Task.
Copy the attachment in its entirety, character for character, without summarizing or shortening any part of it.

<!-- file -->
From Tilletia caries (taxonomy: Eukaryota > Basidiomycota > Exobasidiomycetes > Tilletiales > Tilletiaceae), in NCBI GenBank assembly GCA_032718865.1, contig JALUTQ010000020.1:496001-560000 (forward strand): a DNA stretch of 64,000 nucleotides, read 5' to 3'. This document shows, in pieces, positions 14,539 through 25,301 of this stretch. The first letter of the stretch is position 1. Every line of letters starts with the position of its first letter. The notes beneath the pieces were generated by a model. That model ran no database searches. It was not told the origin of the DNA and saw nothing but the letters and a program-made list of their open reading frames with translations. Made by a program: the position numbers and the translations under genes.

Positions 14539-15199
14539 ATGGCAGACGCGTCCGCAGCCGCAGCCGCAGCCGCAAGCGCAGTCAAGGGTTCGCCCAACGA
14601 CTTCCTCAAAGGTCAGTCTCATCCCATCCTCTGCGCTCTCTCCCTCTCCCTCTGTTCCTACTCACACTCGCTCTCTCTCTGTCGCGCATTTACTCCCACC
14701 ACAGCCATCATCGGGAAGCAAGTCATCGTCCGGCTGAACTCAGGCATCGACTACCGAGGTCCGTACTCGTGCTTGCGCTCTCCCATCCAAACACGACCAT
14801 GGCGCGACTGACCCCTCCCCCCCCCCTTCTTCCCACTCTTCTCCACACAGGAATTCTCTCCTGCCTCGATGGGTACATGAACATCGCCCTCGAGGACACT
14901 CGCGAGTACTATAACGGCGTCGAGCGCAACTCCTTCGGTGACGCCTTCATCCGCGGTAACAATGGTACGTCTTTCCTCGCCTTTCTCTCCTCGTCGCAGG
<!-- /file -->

From Tilletia caries (taxonomy: Eukaryota > Basidiomycota > Exobasidiomycetes > Tilletiales > Tilletiaceae), in NCBI GenBank assembly GCA_032718865.1, contig JALUTQ010000020.1:496001-560000 (forward strand): a DNA stretch of 64,000 nucleotides, read 5' to 3'. This document shows, in pieces, positions 14,539 through 25,301 of this stretch. The first letter of the stretch is position 1. Every line of letters starts with the position of its first letter. The notes beneath the pieces were generated by a model. That model ran no database searches. It was not told the origin of the DNA and saw nothing but the letters and a program-made list of their open reading frames with translations. Made by a program: the position numbers and the translations under genes.

Positions 14539-15199
14539 ATGGCAGACGCGTCCGCAGCCGCAGCCGCAGCCGCAAGCGCAGTCAAGGGTTCGCCCAACGA
14601 CTTCCTCAAAGGTCAGTCTCATCCCATCCTCTGCGCTCTCTCCCTCTCCCTCTGTTCCTACTCACACTCGCTCTCTCTCTGTCGCGCATTTACTCCCACC
14701 ACAGCCATCATCGGGAAGCAAGTCATCGTCCGGCTGAACTCAGGCATCGACTACCGAGGTCCGTACTCGTGCTTGCGCTCTCCCATCCAAACACGACCAT
14801 GGCGCGACTGACCCCTCCCCCCCCCCTTCTTCCCACTCTTCTCCACACAGGAATTCTCTCCTGCCTCGATGGGTACATGAACATCGCCCTCGAGGACACT
14901 CGCGAGTACTATAACGGCGTCGAGCGCAACTCCTTCGGTGACGCCTTCATCCGCGGTAACAATGGTACGTCTTTCCTCGCCTTTCTCTCCTCGTCGCAGG